A vacuum forming machine is used form plastic sheet into the shape of a mold. Vacuum forming is used extensively in industry to make all kinds of plastic products. For this instructable I'll so you how to make a vacuum form machine and I hope to do more instructables on things you can make with this machine. If you don't know what a vacuum former is and want to know how it works PLEASE READ THIS BEFORE CONTINUING. My machine is not be exactly like the one on the link but the principle is the same.
Step 1: Get the Parts
1. Nichrome wire
2. Hardibacker cement board
3. ceramic standoffs
4. aluminum flashing 14in. wide
5. 1x3in. Wood stud
6. wood screws assorted lengths
7. 8-32 machine screws
8. 14 gauge stranded wire
9. screw terminal block
10. crimp-on connectors
11. 1/4in. thick plywood
1. 4 gang electrical box
2. 4 600watt dimmer switches
3. 4 dials (radio shack)
4. 14 gauge stranded wire
5. wire nuts
6. extension cord with one bare wire end
1. 1/2x3/16in. Balsa Wood
2. 1/4in.Thick Plywood
3. Wood Glue
4. 2x4 Wood stud
1. 1x2 wood stud
2. Two Hinges
3. Two Sash Locks
4. Two 6in. Angle Brackets
1. Jig saw
2. Miter box saw
3. Hack saw
4. Utility knife
5. Wire cutter/stripper
This is the prototype machine I built before I built the real thing. It used one heated in an all aluminum oven. This is an over/under design, the oven over the platen. My machine will be a flip type machine because the oven and platen are at the same level and the frame flips between them.
Step 2: The Oven
Now we need to cut the hadibacker board. Hardibacker board is basically drywall for around showers, it used because it doesn't absorb moisture. Its made with cement so its also a good heat insulator which is why its used in the oven. You can cut the hardibacker by scoring it with a utility knife and then snapping it but that can be hard to do when you need long thin pieces. I would recommend using a jig saw to cut this board. I found out the hard way that you can't use a normal jig saw blade to cut cement board, so you will need to get a masonry blade for your jig saw. When you go to the hardware store to get it, look for one that says it will cut tile, thats what you want. The blade doesn't have teeth, the cutting edge looks like a glue/sand mixture just globed on to the blade. I started with cutting the long thin pieces first, parts VF-03 and VF-04. First I cut them to the 2-1/2in. width and left them a little long. Then I went and fitted the pieces to the frame, so that every piece fit nice and snug. You want to keep the oven as tight as possible so you don't have to worry about holes or gaps for the hot air to escape.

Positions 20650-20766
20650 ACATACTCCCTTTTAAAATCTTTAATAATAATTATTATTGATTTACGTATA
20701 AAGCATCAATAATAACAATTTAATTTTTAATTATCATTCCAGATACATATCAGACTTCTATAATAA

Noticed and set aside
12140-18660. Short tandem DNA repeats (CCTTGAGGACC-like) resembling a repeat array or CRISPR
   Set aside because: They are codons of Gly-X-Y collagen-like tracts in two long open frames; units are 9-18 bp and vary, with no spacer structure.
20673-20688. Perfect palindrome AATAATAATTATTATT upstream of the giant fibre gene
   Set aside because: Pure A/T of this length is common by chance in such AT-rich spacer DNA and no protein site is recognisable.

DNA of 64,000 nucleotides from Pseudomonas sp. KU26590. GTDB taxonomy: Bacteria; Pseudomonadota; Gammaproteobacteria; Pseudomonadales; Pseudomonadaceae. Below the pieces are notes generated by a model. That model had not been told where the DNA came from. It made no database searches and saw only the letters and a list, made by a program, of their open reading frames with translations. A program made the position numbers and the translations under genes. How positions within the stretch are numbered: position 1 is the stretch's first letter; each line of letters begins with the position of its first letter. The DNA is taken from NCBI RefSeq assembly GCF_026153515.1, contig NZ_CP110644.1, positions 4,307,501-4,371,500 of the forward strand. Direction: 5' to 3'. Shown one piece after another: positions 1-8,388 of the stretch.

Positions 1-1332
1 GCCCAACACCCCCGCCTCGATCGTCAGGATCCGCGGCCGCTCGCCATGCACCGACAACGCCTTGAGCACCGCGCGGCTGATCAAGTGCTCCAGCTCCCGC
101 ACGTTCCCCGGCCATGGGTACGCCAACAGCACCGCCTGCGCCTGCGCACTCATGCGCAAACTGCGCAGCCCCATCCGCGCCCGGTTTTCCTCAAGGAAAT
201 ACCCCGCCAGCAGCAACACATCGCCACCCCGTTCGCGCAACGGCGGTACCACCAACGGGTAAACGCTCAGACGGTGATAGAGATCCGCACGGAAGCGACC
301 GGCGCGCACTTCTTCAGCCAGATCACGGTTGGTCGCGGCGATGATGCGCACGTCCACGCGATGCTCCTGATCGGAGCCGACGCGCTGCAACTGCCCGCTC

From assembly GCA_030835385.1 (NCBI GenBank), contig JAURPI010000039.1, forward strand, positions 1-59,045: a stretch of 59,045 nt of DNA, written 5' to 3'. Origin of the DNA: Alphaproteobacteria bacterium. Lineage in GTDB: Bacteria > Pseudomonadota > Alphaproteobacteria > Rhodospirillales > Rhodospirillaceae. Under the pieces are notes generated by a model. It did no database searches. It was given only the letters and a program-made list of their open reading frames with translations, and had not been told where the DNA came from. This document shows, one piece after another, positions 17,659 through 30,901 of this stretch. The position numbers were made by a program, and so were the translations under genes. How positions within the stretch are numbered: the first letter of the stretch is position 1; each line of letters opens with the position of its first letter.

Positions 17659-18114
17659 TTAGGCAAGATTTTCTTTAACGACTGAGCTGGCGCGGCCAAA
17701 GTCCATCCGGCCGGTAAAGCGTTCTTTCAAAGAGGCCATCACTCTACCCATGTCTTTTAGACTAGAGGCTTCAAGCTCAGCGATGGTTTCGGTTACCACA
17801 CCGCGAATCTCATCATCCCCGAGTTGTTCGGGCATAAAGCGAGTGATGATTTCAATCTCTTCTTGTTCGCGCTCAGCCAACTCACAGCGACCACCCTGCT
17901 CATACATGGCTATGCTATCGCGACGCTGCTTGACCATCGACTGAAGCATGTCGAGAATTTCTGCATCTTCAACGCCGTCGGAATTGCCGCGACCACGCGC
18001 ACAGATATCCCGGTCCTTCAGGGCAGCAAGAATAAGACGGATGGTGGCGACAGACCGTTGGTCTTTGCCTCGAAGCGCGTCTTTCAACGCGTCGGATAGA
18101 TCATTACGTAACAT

Now you need to make the aluminum inner lining side parts, VF-07 and VF-08. This is aluminum flashing which you can get from any Lowe's or Home Depot. I got a roll that was 14in. wide because the flashing will be used on the bottom panel of the oven which is 11in. wide. Aluminum flashing is very easy to work with and can be cut with normal scissors, I'd recommend a nice sharp pair just to make it easy. Again here cut the pieces to the 2-1/2in. width and a little long, then fit the pieces to the frame. Now screw this all together through the flashing, Hardibacker, and into the wood.
I know the animation is not the best but I think it gives you a really good idea how the oven goes together. This is my first real attempt at using SolidWorks. You might be asking how does the large sheet of Hardibacker, VF-05, attach to the plywood, VF-06. That will be explained in the next two steps.
Step 3: The Electrical Equations
This first equation we need to look at is commonly known as Ohm's law:
V=IR or I=V/R or R=V/I
In this equation V= voltage, I=current, R=resistance. The units for voltage is Volts, for current its Amps, and for resistance its Ohms. For this oven I want to use 120V, so that gets me one part of this equation. Now its time to measure the resistance of the nichrome wire. This can be done with a common multimeter and for each of my heating elements the resistance is about 74 Ohms. The resistance of nichrome varies depending on the diameter of the wire and the length of the wire your using. If your building your own oven with a roll of nichrome wire this where you can make changes to suit your situation.
So lets calculate the current (I), from these two values:
V=120V R=74 ohms
I=V/R I=120/74 I=1.62 A